Indian police on Saturday baton-charged, tear-gassed and fired water cannon at demonstrators who were demanding better safety for women following the brutal gang-rape of a student last weekend.
Thousands of protesters, who rallied at the India Gate monument in the heart of the Indian capital and surged toward the president's palace, were calling for stepped-up security for women across the country.
Angry protesters, demonstrating for a sixth day, shouted "We want justice" as police struggled to control the crowd, with the 23-year-old victim still battling for her life in a New Delhi hospital.
Some carried banners that read: "Hang them now."
Six drunk men were joyriding in a bus when they picked up the physiotherapy student and her 28-year-old male companion. They took turns raping the woman before throwing the pair off the speeding vehicle.
She was attacked with an iron rod, causing serious intestinal injuries, after being raped in what was the latest in a series of violent assaults on women in the capital.
On Saturday, riot police were called in and routes leading to the protest site were cordoned off to contain the protests in which some of the demonstrators were also seen throwing stones.
Clashes erupted when a group in the crowd, made up mainly of young women and men, tried to break through police barricades and march towards the president's house.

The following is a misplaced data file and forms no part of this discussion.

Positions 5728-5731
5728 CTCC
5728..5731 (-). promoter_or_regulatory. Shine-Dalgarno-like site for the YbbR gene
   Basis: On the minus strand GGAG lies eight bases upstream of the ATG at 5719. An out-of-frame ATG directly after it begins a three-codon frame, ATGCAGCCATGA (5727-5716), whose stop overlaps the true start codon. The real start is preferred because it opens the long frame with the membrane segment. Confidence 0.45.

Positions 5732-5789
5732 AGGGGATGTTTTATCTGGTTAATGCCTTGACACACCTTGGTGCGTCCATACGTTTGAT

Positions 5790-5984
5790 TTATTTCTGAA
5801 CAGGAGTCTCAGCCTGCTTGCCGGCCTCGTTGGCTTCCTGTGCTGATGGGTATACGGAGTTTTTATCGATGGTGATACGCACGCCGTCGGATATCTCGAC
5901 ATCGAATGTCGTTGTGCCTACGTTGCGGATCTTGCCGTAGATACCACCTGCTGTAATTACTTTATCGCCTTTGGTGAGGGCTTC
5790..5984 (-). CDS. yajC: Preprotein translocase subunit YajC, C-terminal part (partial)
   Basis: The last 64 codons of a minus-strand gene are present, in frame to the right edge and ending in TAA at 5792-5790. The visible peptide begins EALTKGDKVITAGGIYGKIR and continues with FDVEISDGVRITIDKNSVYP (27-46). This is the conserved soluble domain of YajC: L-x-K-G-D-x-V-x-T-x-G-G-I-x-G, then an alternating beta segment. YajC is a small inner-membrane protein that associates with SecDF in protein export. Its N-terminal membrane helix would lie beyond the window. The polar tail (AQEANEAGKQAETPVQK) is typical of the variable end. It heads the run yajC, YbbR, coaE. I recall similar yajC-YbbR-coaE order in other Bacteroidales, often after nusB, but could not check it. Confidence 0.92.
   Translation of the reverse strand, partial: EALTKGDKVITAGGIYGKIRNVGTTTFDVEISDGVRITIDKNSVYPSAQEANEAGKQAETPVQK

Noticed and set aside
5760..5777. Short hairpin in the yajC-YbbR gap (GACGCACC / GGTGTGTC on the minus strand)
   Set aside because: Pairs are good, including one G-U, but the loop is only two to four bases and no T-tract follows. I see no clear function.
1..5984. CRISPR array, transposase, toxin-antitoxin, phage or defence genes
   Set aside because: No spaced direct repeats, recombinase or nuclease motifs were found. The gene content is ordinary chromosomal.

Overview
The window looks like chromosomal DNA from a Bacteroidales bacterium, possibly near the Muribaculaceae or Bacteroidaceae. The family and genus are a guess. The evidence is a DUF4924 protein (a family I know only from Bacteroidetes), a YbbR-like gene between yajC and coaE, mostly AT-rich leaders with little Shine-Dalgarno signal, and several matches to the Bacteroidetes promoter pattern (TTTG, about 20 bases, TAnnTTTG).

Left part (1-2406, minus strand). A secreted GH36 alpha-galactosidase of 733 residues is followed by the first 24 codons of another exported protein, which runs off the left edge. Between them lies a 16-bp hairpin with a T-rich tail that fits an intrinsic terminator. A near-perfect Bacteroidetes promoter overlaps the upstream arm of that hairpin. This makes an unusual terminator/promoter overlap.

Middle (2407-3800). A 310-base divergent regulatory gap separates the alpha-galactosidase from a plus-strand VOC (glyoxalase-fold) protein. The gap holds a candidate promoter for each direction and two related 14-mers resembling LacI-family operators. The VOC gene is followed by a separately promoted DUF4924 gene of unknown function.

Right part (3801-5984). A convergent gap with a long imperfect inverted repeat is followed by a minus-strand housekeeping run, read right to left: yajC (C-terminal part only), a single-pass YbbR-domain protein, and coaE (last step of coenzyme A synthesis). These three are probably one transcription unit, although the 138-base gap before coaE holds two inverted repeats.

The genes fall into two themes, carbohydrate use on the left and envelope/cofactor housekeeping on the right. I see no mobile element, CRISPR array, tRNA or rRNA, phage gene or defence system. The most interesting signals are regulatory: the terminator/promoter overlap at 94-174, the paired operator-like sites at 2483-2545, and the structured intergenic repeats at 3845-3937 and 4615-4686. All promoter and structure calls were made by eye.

Doctors at the hospital where the woman was being treated said in a statement she was in a critical but stable condition and had been removed from a ventilator.
They described her as "very optimistic and very positive".
The government, meanwhile, appealed for calm as outrage intensified over last Sunday's attack on the woman.
"This is not a way to protest. Trying to storm buildings and breaking barricades is not a way to start a dialogue," junior home minister R.P.N. Singh told India's CNN-IBN television network.
"The government is trying to do whatever it can to take measures and make sure that women are safe in the country."
The government said on Friday it would press for life sentences for the woman's six attackers and promised stricter policing. They also promised to pay the victim's medical bills.
Ravi Shankar Prasad, spokesman for the main national opposition Bharatiya Janata Party, said New Delhi "is becoming the rape capital" of India.
The number of rape cases in New Delhi has risen 17 percent from 2011 to 661 this year, according to government figures.
Prasad appealed to Prime Minister Manmohan Singh "to please respond to the deep sense of pain, agony and concern of the young people".
Experts say a combination of abusive sexual behavior, a scant fear of the law and India's creaky judicial system encourage such attacks in the bustling city of 19 million people.
Five of the suspects were arrested soon after the crime and a sixth was caught Friday.
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